How La Haine lit a fire under French society
The outraged reaction to the film showed it had hit home. It won best director at Cannes in 1995, but the police believing it to be a polemic against them turned their backs on the team when providing a ceremonial guard at the festival. In the context of the Noisy-le-Grand riots and that summer’s strikes against prime minister Alain Jupp’s austerity measures, its anti-authoritarian swagger was a red rag. Kassovitz was accused of playing up a bad boy image, smoking dope during one TV appearance. He in turn complained about a media unable to connect with the deeper issues. He recalls making journalists from a celebrity magazine cry when he rounded on them for publishing a special booklet on how to speak in banlieue slang. The media made us stars and didn’t take care of the subject of the film, he says now. They asked me questions where I said: Don’t ask me that, go to the projects and talk to the guys there.’ But they didn’t want to talk to them.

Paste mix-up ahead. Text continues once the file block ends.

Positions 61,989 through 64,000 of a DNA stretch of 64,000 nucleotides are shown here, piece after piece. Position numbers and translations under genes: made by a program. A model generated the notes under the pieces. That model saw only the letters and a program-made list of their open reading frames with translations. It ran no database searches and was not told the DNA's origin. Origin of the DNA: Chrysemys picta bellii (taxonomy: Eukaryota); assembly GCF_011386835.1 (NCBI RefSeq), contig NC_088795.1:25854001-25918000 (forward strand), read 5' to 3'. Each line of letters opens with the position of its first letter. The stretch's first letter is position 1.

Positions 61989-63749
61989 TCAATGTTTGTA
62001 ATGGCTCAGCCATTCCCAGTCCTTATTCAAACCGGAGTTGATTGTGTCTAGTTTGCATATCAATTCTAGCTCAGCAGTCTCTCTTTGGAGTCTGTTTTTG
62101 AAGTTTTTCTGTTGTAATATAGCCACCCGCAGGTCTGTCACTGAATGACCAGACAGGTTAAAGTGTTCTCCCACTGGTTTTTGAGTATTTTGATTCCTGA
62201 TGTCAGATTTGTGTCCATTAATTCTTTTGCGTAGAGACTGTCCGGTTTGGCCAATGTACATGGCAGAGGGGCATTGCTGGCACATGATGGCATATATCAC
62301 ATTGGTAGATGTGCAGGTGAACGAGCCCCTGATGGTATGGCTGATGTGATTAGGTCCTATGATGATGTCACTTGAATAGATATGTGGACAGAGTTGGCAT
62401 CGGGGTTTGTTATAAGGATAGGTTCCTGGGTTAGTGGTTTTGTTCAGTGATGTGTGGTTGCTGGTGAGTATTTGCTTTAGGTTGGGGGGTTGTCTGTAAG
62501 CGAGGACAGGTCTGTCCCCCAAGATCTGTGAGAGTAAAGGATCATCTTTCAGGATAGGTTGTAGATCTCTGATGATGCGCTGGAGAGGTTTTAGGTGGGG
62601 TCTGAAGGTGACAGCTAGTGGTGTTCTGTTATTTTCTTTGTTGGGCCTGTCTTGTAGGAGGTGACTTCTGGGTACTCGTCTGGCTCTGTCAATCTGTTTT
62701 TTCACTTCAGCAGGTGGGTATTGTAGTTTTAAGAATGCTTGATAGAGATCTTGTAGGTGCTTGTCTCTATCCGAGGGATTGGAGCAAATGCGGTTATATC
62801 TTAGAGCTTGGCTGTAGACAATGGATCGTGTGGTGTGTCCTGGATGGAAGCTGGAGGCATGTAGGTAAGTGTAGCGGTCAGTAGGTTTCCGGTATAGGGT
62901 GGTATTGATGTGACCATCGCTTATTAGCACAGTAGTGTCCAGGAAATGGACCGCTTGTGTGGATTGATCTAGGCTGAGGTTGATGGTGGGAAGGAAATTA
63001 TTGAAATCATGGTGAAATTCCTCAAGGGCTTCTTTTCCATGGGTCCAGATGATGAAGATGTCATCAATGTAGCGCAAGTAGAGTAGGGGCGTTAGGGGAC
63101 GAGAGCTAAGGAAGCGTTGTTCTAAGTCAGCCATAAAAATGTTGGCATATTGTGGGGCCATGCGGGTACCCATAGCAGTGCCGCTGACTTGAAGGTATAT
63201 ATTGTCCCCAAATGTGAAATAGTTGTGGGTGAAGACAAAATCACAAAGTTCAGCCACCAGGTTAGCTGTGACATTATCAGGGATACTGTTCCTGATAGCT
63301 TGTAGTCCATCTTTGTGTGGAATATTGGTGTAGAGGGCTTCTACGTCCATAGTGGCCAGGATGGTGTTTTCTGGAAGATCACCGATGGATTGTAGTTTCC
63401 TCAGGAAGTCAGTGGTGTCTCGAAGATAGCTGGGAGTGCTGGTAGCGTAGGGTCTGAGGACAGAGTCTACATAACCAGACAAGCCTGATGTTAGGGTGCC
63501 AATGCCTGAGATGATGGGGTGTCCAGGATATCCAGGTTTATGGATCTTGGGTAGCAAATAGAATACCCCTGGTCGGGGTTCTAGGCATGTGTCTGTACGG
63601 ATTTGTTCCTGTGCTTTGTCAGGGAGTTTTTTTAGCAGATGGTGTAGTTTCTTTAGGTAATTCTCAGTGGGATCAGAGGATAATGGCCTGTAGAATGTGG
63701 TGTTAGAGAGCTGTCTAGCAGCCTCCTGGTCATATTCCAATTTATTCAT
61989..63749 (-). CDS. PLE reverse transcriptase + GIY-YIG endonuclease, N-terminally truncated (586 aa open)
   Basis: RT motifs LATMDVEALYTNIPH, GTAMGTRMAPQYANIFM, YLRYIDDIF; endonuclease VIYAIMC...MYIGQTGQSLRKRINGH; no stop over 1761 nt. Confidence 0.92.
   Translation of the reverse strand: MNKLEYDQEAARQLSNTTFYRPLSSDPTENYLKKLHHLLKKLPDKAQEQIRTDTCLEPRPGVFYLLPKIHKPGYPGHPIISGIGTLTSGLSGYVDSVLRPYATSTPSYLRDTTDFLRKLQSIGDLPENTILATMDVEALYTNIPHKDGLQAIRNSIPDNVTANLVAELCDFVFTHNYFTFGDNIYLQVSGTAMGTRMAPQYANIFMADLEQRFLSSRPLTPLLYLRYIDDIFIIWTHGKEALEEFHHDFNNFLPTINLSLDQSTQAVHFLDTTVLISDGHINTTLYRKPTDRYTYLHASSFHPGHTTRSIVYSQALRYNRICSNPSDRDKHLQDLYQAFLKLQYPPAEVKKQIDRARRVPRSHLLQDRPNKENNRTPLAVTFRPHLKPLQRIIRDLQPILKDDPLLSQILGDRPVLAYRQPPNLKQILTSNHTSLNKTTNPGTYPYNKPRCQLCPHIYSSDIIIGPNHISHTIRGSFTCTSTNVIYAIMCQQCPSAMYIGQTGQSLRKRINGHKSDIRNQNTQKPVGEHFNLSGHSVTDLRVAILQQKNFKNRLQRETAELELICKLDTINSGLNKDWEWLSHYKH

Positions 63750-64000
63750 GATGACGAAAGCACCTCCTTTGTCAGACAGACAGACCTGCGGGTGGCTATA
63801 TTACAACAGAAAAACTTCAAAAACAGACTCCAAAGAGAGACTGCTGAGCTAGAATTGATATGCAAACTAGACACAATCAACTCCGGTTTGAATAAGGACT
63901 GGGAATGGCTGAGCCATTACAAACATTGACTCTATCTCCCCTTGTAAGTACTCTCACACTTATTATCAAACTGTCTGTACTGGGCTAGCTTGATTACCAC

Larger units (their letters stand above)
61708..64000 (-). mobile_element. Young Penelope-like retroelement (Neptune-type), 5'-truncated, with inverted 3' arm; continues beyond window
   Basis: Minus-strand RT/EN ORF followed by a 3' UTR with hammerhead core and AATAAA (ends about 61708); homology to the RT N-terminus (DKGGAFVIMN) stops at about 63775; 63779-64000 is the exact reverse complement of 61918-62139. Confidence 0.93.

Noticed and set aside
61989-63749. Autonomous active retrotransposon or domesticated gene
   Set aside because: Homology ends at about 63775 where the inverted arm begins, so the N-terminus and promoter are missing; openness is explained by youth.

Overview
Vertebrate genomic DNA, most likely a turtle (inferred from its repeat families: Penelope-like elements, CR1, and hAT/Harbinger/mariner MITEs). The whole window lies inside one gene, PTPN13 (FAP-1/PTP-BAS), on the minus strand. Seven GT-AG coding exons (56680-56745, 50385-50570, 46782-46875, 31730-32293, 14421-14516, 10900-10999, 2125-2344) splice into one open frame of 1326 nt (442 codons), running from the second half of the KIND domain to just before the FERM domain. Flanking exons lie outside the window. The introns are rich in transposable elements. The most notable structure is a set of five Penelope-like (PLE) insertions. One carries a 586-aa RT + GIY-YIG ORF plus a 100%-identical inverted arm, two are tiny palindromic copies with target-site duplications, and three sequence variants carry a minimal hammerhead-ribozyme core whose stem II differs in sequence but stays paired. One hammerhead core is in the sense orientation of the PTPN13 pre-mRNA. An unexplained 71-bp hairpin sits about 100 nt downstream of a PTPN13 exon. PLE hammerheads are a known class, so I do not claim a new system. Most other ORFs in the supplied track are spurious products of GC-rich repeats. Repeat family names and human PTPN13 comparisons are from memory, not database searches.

— How La Haine lit a fire under French society, Phil Hoad in The Guardian